One of the most potent symbols of China's relationship with the Uyghurs is the legend of the Fragrant Concubine, Khoja Iparhan (Xiāngfēi in Chinese). There was a period of about 1,000 years, when China had very little to do with the region that is now Xinjiang, but the advent of the Manchurian Qing Dynasty (China's last dynasty) in the mid-17th century, brought a renewed interested in conquering the West. The legend of Khoja Iparhan comes from that period and, although it's a legend, it's believed to be based on a real Uyghur woman, who was, reputedly, the most beautiful woman on earth and exuded a natural body odour that drove men wild with desire and earned her the nickname 'the Fragrant Concubine'.

The Chinese and Uyghur versions of the story are somewhat different - in the Chinese version, she is captured and brought to the Imperial Palace in Beijing, where the Emperor becomes enthralled by her and does everything he can to seduce her, including bringing a native tree, the jujube, from her homeland and creating a bazaar outside her window, so she will feel less homesick. For the Chinese it's a tale of conquest and submission. In the Uyghur version, she also pines for her native land, but never submits to the will of the Emperor and resists his sexual advances until she is finally murdered by the eunuchs of the Imperial Court.

Cai Wenji and the Eighteen Songs of a Nomad Flute

Hu-Jia Art by Kosi Gramatikoff
Of course, this can go both ways and another famous example of kidnap is the story of the Han Dynasty (Roman era) poetess Cai Wenji who was captured by Xiongnu (western) nomads from her home in Henan province, taken West and married to a nomad Chieftain, to whom she bore children. After twelve years, her father paid a ransom, so she could return to China and she dutifully went home, leaving her children behind her. The story of Cai Wenji is an important example of the values of Confucian China, which includes loyalty to your ancestors. She has been held up by Chinese nationalists, as an example of loyalty to China, above everything else, including loyalty to your children.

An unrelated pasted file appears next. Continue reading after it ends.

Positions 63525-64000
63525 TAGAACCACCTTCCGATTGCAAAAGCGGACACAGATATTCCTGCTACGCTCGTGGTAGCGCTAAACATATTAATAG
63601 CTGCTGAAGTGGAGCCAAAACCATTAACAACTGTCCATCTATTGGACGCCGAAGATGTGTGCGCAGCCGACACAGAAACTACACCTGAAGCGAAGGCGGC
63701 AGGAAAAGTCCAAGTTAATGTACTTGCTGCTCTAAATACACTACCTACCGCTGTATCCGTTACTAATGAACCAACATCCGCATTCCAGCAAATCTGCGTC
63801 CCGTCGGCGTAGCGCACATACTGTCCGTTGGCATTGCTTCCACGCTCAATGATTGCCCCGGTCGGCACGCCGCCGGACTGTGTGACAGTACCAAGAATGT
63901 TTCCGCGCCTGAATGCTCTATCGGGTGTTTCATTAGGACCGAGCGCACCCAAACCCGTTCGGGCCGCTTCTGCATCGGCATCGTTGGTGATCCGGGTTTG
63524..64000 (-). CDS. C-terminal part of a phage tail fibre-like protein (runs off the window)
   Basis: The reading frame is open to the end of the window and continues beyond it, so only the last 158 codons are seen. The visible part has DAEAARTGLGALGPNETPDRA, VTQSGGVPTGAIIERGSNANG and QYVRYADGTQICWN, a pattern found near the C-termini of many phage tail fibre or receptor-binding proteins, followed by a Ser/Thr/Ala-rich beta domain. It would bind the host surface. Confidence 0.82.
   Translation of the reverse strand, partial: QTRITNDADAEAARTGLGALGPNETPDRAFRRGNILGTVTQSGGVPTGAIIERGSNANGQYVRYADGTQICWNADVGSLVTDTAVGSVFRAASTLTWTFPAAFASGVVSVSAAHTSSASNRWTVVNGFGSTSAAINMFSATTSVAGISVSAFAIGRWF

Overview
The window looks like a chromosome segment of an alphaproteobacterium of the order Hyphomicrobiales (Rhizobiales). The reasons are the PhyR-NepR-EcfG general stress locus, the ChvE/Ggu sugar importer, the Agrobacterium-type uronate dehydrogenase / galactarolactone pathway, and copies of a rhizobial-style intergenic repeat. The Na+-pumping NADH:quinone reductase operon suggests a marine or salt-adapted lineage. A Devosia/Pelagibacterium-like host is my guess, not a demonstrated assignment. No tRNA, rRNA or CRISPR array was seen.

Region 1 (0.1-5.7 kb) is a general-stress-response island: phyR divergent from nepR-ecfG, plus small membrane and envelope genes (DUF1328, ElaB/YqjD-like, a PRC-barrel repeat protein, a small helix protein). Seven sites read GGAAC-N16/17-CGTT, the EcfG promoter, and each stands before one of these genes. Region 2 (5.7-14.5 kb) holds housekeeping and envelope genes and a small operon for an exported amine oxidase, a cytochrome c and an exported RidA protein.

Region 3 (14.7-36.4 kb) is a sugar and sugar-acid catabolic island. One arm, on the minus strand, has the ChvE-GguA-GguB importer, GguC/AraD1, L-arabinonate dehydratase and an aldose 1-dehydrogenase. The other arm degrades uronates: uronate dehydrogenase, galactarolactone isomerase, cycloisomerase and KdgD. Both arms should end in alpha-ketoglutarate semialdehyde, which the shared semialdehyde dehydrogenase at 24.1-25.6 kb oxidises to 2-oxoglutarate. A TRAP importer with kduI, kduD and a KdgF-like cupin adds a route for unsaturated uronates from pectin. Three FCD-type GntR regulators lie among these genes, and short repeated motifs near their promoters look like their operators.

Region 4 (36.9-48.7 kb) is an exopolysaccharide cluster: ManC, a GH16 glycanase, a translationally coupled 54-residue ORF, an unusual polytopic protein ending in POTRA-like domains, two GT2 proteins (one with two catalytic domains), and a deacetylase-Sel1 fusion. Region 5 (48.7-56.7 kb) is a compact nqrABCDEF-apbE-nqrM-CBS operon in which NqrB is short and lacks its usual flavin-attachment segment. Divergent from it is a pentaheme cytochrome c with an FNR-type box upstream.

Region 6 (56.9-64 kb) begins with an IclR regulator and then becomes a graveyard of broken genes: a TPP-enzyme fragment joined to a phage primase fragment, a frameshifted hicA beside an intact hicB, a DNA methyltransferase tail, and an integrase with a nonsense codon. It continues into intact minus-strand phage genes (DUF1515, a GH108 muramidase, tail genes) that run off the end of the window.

Crouching Tiger, Hidden Dragon

As part of my research for this blog, I (re)watched Ang Lee's award-winning movie, Crouching Tiger, Hidden Dragon (2000) which is a modern take on China's relationship with its western regions. The young woman, Jen (played by Zhang Ziyi) is the daughter of a Qing Dynasty aristocrat, who had been appointed as governor of one of the western regions. She is due to be married, but longs for the freedom of the western deserts and pines for a young nomad she met there, who was her first love.

It's a beautiful movie and was partly filmed in Xinjiang. The portrayal of the young nomad, Lo is incredibly sympathetic and seems to sum up the complex nature of China's feelings for its western neighbours. The film is based on the fourth novel of the Crane Iron Pentology by Wang Dulu. These novels, which romanticised the nomadic lifestyles of people like the Uyghurs, were published in the 1930's, at a time of great tension between the (then) Republic of China and Turkic nationalists of East Turkestan.

I'm going to leave you with a trailer for the movie. If you haven't already seen it, I definitely recommend it!

Image credits:

All images except the 1930's poster are taken from Wikipedia and are deemed to be in the public domain, either because their copyright has expired, or because the image creator has released their image for re-use.

The photo of the 1930's poster was taken by me on my iPhona museum in Hong Kong.